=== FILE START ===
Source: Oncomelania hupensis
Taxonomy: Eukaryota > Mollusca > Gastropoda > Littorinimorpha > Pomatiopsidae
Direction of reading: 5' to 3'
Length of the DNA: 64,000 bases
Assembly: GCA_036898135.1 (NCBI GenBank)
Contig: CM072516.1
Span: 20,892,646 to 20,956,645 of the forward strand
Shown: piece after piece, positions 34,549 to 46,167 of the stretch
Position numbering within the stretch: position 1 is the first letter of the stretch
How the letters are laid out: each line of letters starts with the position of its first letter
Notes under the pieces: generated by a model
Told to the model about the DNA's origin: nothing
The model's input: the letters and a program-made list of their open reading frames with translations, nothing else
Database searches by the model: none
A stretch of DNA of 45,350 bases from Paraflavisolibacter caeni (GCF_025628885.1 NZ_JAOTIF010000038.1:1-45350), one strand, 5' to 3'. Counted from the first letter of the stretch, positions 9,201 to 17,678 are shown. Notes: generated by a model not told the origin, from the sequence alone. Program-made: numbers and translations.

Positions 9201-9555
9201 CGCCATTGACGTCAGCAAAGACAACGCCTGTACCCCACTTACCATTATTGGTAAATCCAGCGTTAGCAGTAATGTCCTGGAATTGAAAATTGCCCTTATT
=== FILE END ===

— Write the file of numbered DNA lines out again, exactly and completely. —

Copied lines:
Source: Oncomelania hupensis
Taxonomy: Eukaryota > Mollusca > Gastropoda > Littorinimorpha > Pomatiopsidae
Direction of reading: 5' to 3'
Length of the DNA: 64,000 bases
Assembly: GCA_036898135.1 (NCBI GenBank)
Contig: CM072516.1
Span: 20,892,646 to 20,956,645 of the forward strand
Shown: piece after piece, positions 34,549 to 46,167 of the stretch
Position numbering within the stretch: position 1 is the first letter of the stretch
How the letters are laid out: each line of letters starts with the position of its first letter
Notes under the pieces: generated by a model
Told to the model about the DNA's origin: nothing
The model's input: the letters and a program-made list of their open reading frames with translations, nothing else
Database searches by the model: none
A stretch of DNA of 45,350 bases from Paraflavisolibacter caeni (GCF_025628885.1 NZ_JAOTIF010000038.1:1-45350), one strand, 5' to 3'. Counted from the first letter of the stretch, positions 9,201 to 17,678 are shown. Notes: generated by a model not told the origin, from the sequence alone. Program-made: numbers and translations.

Positions 9201-9555
9201 CGCCATTGACGTCAGCAAAGACAACGCCTGTACCCCACTTACCATTATTGGTAAATCCAGCGTTAGCAGTAATGTCCTGGAATTGAAAATTGCCCTTATT